Civil servants go behind the scenes at front line projects
Civil servants have been getting a look behind the scenes at key projects helping some of Leeds’ vulnerable residents.
Two officials from the Department of Health (DH) got a closer look at work being done by staff on the front line of Leeds City Council’s adult social care team.
Simon Thompson, deputy director of workforce capacity and information and Julie Hall, deputy director of group financial management, were visiting as part of the DH’s Connecting programme, designed to help civil servants become more connected to the experiences of patients, people who use services and health and social care staff.
They began last week by shadowing staff based at the council’s Killingbeck office, where social care workers look to ensure service users get the best possible help with support and rehabilitation.
Simon and Julie also visited the South Leeds Independence Centre (SLIC) in Beeston, which opened last spring.
The 40-bed, short-term community rehabilitation unit is used when a person does not need to stay in hospital but cannot be supported safely in their own home.
The pair then went to St James’s Hospital to see the work done there by the Learning Disability Service, supported living and Safe Places, which works to ensure adults with learning disabilities have somewhere to go to help them cope with any distressing incidents.
Councillor Adam Ogilvie, Leeds City Council’s executive member for adult social care met with Simon and Julie during the week.
He said: “This is a great initiative that gives staff from different branches of the public sector a chance to meet up, talk and experience the work and challenges faced by their colleagues.
“Our adult social care team and staff in the health service are both working towards the same goal of helping people to live better, healthier lives for longer.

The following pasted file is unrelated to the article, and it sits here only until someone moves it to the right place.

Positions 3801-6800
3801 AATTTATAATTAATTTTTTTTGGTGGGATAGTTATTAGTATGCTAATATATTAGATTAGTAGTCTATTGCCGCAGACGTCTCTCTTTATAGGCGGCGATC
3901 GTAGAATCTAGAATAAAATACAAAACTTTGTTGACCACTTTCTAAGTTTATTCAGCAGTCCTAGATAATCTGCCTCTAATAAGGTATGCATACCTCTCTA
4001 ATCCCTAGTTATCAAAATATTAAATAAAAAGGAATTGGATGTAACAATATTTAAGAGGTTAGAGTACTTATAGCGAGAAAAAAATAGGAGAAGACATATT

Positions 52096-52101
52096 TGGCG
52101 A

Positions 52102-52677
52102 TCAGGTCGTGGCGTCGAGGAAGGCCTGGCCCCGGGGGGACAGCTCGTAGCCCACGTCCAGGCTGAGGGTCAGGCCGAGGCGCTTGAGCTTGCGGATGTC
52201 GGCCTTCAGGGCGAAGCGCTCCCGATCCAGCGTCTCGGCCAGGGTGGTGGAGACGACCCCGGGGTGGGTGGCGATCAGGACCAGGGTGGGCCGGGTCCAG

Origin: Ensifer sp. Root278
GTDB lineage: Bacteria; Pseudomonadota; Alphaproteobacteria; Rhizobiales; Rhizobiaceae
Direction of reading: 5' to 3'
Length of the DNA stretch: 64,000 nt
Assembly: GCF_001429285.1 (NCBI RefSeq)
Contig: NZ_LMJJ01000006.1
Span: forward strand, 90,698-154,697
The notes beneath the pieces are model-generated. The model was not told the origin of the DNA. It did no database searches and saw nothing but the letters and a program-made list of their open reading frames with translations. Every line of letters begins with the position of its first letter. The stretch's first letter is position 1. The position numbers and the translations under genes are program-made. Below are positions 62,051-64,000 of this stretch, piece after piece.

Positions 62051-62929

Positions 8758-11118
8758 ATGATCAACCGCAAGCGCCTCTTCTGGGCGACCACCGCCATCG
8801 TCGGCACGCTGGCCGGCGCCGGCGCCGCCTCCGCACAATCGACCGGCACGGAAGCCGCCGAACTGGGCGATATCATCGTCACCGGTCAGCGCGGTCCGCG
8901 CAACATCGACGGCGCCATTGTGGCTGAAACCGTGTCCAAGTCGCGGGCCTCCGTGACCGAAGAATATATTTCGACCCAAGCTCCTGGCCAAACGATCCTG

“In Leeds we’re doing some excellent work towards that goal and sharing our ideas and experience through programmes like these can only help us all to develop a more complete understanding of how to accomplish even more.”
In December it was announced that Leeds had been recognised for its pioneering work integrating health and care services.
Leeds is one of only fourteen areas chosen from over 100 around the country to become pioneers, and the only city to be recognised in this way for demonstrating innovative approaches to delivering integrated care.
Councillor Lisa Mulherin, chair of Leeds Health and Wellbeing Board, said:
“The better we can share knowledge and experience between all of those responsible for delivering health and social care, the better we can provide the services and meet expectations for everyone who needs to use them.
“Leeds is determined to see the best examples of health and care practice being an integral part of our commitment to being the best city for health and wellbeing.”
As well as the Leeds visit, the Connecting programme has also given civil servants an opportunity to shadow staff across the health and social care spectrum, from doctors and health care workers to hospital porters, staff working on reception desks or those staffing helplines.
Speaking after the visits, Julie said:
“We are very grateful to the city council for arranging such an interesting and varied programme which has allowed us to see some of the great work going on to support people using adult social care services in the city.
“We would particularly like to thank the dedicated and committed staff we have met, who have been generous with their time in allowing us to gain a better understanding of how services are being delivered on the front line.”
Health Secretary, Jeremy Hunt added:
“To understand more about what patients and service users need and the issues which are important to them, civil servants need to walk a mile in their shoes.
“For the department’s leaders to hammer home the importance of putting patients first, they need to see for themselves what that actually means.”
For more details contact:
Leeds City Council
Tel: 0113 224 3937